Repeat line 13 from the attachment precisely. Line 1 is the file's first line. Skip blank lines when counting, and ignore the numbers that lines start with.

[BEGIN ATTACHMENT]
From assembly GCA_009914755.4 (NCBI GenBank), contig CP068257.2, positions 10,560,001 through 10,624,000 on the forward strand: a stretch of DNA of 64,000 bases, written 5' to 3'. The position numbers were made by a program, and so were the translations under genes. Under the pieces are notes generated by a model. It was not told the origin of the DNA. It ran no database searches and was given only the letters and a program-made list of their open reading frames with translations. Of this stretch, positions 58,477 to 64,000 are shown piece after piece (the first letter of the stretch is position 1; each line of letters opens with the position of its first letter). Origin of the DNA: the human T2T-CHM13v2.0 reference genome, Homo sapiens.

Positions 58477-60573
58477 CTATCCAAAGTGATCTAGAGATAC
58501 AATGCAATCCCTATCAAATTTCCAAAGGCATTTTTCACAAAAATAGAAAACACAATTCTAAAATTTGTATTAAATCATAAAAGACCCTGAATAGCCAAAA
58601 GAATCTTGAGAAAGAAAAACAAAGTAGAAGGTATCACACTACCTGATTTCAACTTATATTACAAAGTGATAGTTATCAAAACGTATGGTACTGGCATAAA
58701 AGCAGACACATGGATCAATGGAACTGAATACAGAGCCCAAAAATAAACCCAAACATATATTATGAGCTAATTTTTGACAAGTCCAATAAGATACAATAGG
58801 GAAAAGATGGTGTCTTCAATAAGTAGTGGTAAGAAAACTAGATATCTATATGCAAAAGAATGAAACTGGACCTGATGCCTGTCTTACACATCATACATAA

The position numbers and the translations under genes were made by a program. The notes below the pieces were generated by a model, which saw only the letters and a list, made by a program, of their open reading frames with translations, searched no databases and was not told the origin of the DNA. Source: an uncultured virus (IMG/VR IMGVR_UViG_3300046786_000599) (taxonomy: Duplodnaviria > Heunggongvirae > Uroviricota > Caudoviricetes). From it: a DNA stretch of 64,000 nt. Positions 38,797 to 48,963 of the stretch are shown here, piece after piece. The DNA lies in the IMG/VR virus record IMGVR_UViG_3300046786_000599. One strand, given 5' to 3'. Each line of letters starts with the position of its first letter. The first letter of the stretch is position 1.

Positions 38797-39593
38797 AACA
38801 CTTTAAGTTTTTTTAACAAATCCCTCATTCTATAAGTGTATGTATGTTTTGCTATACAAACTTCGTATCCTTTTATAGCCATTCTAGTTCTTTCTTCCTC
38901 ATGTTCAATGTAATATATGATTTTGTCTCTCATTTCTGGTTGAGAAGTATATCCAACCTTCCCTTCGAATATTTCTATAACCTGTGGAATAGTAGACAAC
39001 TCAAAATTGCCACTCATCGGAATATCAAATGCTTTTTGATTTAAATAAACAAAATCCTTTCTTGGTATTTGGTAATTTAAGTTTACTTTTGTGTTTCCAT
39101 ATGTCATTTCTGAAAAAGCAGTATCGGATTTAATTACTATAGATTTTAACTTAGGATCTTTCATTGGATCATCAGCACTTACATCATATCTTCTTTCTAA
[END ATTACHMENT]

39001 TCAAAATTGCCACTCATCGGAATATCAAATGCTTTTTGATTTAAATAAACAAAATCCTTTCTTGGTATTTGGTAATTTAAGTTTACTTTTGTGTTTCCAT